For more information see FAQs about the Men ACWY vaccine from Meningitis Now.

Meningitis, Septicaemia and Men ACWY Vaccine: the facts

Does Men B vaccine provide cross protection against other meningococcal capsular groups, such as Men A, C, W and Y?

According to the latest guidance from Public Health England, studies to demonstrate protection from the Men B vaccine against other capsular strains remain on-going. Thus individuals requiring protection against ACWY should receive the ACWY vaccine and should not assume to be protected against these capsular groups even if they have received a complete course of Men B Vaccine.

Is the Men B vaccine safe?

The Men B vaccine was licensed by the European Medicines Agency in January 2013 and all vaccines are extensively tested for safety and effectiveness before being licensed. This vaccine has been through ten years of trials in the laboratory and among volunteers. Although the vaccine is not used routinely anywhere else in the world, over a million doses have been given in over 35 countries worldwide, with no safety concerns identified.

Many babies have no side effects at all after having the Men B vaccine, and in those that do, any side effects tend to be mild and short-lived. Read more about possible Men B vaccine side effects.

Will the Men B vaccine offer total protection against meningitis to my child?

There are many different Men B strains. This vaccine has been developed to offer protection against as many as possible. Once it has been in use for some time, it will be possible to calculate the coverage and continue with vaccine research to improve the protection it gives. Other vaccines exist to protect against other types of meningitis and septicaemia, however, there is no vaccine to protect against all types, so remaining vigilant is vital. Learn the signs and symptoms today.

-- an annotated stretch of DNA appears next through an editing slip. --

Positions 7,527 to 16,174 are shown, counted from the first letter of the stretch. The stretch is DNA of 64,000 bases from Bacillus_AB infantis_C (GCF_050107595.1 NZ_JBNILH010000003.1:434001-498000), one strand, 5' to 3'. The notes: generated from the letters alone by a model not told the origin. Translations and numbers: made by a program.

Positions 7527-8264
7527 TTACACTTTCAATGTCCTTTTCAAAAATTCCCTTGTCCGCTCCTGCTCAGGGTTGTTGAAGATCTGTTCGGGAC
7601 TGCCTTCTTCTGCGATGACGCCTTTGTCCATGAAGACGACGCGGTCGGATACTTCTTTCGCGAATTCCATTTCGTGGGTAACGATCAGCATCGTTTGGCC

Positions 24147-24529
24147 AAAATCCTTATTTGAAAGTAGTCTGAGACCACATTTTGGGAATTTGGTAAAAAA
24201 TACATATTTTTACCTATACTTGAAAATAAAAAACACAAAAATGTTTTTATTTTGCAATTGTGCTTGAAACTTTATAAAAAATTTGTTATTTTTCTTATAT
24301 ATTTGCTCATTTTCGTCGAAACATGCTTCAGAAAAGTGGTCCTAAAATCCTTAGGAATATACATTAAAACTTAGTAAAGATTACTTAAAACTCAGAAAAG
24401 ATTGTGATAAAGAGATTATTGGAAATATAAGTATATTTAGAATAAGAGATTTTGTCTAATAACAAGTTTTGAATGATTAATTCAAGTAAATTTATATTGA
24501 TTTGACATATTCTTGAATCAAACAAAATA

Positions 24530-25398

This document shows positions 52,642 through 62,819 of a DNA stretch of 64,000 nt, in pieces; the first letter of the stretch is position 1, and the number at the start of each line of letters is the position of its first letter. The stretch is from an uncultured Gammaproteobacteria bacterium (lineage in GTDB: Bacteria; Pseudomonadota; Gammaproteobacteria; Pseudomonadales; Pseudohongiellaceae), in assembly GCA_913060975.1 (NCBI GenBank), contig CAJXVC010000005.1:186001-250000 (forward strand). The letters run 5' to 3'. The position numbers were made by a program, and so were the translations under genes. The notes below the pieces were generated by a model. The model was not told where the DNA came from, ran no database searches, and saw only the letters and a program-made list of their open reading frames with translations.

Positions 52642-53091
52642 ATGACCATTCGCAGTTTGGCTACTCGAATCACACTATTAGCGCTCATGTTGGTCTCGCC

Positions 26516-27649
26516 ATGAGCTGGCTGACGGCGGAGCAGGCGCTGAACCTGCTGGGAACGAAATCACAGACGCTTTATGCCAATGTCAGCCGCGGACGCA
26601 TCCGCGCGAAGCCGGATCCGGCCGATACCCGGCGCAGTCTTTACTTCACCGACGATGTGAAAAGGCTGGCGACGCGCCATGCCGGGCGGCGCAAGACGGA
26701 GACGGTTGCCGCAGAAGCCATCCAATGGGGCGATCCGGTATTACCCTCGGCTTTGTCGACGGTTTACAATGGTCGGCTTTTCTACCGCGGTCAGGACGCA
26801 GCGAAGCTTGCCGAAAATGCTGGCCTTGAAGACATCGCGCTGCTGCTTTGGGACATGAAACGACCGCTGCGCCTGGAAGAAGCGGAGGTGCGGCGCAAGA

Can the Men B vaccine actually cause meningitis?

No, the vaccine cannot cause meningitis.

Can the Men B vaccine be given at the same time as other vaccines?

Yes, Men B vaccine can be given at the same time, or at any time before or after, as any other vaccines including MenACWY and chickenpox.

Scientific studies have shown that vaccines do not overload a child’s immune system.

  • We provide Men B vaccination (meningitis B) for children over 2 months of age and adults. 3 doses required for children 2-23 months of age and 2 doses for individuals 2 years of age and above. Cost: £115 per dose inclusive (i.e. there is no consultation fees).  See here the package leaflet: Information.

  • We also provide MenACWY vaccination (meningitis W) for children from 6 weeks and over as well as adults. Cost: £60 inclusive per dose (i.e. there is no consultation fees); see here the package leaflet: Information.

    The number of doses of MenACWY vaccine required are outlined below:

    Infants from the age of 6 weeks to 12 weeks of age (new license for use of MenACWY vaccine under age of one was authorised in Dec 2016): 2 injections given two months apart at e.g. 2 and 4 months of age (the first injection may be given from the age of 6 weeks).
    At 12 months of age, an additional injection (booster) will be given.

    Children above 1 year of age, adolescents and adults: One dose of vaccine should be administered.

To book an appointment call: 020 7435 7075